File size suggestion

In Gigapixel, I would like to cap the size of the file even when set to the highest quality is set. Ie. I can only upload no larger than 28MB Jpegs so I would like to be able to set that size. I usually get a file size of 39+MB

I understand I can set the quality to high but then it gives me a file size half my original file. I can’t see any real difference between the 39MB and the 7MB even though they are the same dimensions. I would like to know how much I might be losing by going from Max Qual to High Qual? (What are the diminishing returns for Max versus High)

It would be better is there was a sliding scale for Jpg and it showed the file size when adjusted (30 - 100).

[quote=“Jeff-Foliage, post:1, topic:9894, full:true”]
[…] I would like to know how much I might be losing by going from Max Qual to High Qual? (What are the diminishing returns for Max versus High)[/quote]


JPEG compression is lossy, that’s how it can create much smaller filesizes. But the amount of compression also depends on image structure and amount of detail (or noise). The more detail, the less compression.

The lower the quality settings, the more aggressive information will be discarded before doing another compression step. The first to go is color accuracy in fine detail, and then ultimately also luminosity will start to suffer. It’s a gradual deterioration, while attempting to first discard information that human vision is less sensitive to notice.

It’s not really possible to predict that amount of compression accurately without actually doing it. So for each quality setting the program would have to actually compress the image in order to report it’s size. That would take time and result in a not very responsive updating of file size values.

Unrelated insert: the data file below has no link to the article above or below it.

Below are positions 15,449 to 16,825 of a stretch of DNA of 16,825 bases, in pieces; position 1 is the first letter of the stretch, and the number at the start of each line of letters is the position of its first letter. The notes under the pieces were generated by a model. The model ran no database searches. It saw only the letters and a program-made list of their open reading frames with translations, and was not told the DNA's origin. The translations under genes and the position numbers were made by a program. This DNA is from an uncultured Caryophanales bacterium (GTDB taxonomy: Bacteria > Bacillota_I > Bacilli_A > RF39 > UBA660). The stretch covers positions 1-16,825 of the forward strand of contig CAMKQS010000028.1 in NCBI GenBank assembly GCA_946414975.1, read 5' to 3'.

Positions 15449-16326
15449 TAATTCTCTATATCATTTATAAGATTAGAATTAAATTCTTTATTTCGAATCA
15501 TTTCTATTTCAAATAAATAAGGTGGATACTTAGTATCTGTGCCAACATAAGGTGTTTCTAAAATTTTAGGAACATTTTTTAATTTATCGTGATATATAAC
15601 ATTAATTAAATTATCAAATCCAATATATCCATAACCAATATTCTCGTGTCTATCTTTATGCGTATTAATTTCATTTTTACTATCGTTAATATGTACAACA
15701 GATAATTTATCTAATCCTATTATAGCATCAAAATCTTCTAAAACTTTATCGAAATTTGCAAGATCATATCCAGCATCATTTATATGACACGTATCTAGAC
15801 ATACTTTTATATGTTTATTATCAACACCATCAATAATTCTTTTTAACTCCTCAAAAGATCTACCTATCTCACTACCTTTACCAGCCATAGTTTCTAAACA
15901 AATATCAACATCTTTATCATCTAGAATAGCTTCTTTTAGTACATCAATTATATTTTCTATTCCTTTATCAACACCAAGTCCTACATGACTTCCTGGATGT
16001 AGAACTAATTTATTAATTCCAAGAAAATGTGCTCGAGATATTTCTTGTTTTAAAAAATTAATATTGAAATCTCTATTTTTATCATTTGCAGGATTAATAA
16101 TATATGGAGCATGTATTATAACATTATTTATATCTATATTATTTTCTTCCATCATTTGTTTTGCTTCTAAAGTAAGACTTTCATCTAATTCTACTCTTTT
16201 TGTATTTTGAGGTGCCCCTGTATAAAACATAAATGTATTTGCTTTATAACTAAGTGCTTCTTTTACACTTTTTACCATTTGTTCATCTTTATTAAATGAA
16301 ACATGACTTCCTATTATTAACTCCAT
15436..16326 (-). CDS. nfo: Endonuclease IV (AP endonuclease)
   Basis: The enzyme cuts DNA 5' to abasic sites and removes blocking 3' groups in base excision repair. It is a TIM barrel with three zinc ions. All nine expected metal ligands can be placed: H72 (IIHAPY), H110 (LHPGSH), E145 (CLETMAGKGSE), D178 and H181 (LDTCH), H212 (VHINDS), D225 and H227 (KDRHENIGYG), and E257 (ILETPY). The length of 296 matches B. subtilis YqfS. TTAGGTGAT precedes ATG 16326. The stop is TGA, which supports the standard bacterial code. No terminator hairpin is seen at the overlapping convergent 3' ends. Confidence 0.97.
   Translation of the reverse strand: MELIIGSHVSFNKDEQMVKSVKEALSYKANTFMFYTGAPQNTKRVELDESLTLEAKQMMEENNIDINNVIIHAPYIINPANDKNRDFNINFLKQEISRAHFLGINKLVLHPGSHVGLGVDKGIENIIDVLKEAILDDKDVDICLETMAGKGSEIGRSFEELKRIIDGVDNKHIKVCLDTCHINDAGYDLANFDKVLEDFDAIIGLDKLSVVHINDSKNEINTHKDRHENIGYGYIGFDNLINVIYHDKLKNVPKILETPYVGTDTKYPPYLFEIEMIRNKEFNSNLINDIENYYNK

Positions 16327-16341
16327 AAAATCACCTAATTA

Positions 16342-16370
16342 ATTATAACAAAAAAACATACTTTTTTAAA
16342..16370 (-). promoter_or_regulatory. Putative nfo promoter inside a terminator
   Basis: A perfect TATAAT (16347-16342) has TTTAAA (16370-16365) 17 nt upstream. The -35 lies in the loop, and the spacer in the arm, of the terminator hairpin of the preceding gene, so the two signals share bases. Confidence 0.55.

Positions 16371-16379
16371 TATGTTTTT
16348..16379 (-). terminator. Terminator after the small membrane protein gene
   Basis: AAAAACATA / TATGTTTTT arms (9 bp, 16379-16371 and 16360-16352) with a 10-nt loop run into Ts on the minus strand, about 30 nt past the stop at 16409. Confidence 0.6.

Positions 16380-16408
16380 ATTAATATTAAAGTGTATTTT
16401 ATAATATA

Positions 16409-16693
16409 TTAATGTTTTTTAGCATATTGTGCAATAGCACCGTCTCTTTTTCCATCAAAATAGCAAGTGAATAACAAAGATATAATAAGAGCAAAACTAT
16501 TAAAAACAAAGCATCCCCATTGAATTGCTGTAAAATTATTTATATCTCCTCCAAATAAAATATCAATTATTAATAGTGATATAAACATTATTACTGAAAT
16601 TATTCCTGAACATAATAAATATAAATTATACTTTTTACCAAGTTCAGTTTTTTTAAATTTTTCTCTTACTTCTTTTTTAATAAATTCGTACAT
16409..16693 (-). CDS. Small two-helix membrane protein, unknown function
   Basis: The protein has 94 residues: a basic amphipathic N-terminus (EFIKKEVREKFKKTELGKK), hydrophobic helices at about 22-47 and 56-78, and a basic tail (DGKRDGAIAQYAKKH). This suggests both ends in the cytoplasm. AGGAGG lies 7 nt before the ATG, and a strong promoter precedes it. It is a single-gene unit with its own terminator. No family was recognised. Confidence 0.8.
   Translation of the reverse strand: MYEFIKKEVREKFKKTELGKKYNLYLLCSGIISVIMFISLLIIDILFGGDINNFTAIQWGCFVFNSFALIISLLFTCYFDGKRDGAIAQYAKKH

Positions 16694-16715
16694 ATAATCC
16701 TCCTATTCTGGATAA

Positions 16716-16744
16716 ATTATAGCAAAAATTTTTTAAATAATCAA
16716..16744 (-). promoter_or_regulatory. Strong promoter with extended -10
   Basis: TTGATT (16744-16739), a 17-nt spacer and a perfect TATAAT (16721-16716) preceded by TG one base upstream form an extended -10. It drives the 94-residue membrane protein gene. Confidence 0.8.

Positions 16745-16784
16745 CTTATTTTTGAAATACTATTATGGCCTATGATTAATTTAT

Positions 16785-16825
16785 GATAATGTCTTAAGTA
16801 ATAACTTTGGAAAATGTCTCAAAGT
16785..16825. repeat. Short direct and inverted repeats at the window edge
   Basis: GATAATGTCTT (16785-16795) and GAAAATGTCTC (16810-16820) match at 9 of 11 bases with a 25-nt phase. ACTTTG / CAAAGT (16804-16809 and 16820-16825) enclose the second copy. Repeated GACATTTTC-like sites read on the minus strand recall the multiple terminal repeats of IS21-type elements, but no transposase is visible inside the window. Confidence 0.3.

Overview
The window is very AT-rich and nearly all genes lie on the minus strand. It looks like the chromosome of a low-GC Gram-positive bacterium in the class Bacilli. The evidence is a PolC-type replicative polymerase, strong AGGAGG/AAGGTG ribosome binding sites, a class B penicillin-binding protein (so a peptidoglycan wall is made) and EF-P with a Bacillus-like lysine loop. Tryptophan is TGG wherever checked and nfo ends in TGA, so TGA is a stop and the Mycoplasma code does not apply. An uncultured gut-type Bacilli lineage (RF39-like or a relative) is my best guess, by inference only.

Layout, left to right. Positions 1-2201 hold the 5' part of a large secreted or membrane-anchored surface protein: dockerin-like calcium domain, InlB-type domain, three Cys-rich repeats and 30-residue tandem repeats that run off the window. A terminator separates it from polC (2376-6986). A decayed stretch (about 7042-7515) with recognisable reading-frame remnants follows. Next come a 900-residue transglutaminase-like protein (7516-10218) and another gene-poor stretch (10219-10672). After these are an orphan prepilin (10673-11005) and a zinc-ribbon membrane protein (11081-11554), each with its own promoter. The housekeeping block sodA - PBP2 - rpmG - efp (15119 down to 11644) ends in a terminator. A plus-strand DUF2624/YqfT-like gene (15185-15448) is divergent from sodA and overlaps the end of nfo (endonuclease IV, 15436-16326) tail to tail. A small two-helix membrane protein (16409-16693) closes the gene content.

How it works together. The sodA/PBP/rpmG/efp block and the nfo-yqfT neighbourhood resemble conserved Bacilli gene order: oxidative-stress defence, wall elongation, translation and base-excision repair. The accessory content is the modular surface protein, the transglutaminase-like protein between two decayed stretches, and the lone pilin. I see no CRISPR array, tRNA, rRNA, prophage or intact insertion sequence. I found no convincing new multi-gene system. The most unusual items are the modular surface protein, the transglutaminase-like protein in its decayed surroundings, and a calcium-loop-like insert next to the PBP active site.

So for the quality, one would ideally have a preview at 100% or larger to allow a before/after comparison, where one could select a region of interest with lots of fine color detail, or also smooth gradients which may start developing posterization artifacts.

For an update of expected file size, one could have an option for more accurate calcuation, based on an actual compression without really saving it yet, and doing it again when actually saving it.

For a desired maximum file size one could have an option, to have a slow under-the-hood kind of trial and error for a given target file size.


P.S. For those seeking to maximize filesize reduction without visual degradation, Google (amongst others) have developed a utility called Guetzli, that will analyze the image extensively, replaces some high detail areas with slightly better to compress detail, reduces color accuracy within the limits of getting too obvious, tries different compression rates, and finally produces a significantly reduced output size JPEG that’s visually hard to distinguish from a 100% quality JPEG. It also discards meta data.

Starting with a (recommended) 100% quality JPEG as input, it can often reduce the file size to between 10 to 30% of the original size (depending on image content). But it takes many minutes to do so, and larger sized images can take a very very long time.

Thanks Bart, I understood some of that but the gist of it, is that is it would significantly slow the processing down. I work in Lightroom as my main software to edit and catalog my images. I will edit in Topaz and then I’m back in LR to export and done.
The problem with the newer Topaz programs is that I have to export and work on them in gigapixel or sharpen AI and then take them back into LR. I will get my images processed and then take them into GP and on max quality settings it creates a file of 33MB to 40MB and the site where I upload my art to only allows 25MB.
When I just use the image quality set to high setting it creates a smaller file size than the 8-15MB file size. (5-10MB) and I have looked hard at 100% and above but the high and max setting seem to provide a really nice image quality wise. But I wanted to know what I might be doing to my image… Thanks…

But if down the road if the designer’s care at all it means more to me to keep all my programs working from inside LR and not creating more difficult work flows… Unless you think you will take over all the features of LR… I really want everything inside LR… Just my 2 cents.

Oh! I like that one!!!